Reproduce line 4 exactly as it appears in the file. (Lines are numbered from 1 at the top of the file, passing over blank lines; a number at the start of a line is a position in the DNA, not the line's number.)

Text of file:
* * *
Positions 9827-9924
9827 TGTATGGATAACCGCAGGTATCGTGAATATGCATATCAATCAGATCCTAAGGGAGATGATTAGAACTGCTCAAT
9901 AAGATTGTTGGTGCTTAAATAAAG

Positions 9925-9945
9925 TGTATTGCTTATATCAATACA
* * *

Positions 9925-9945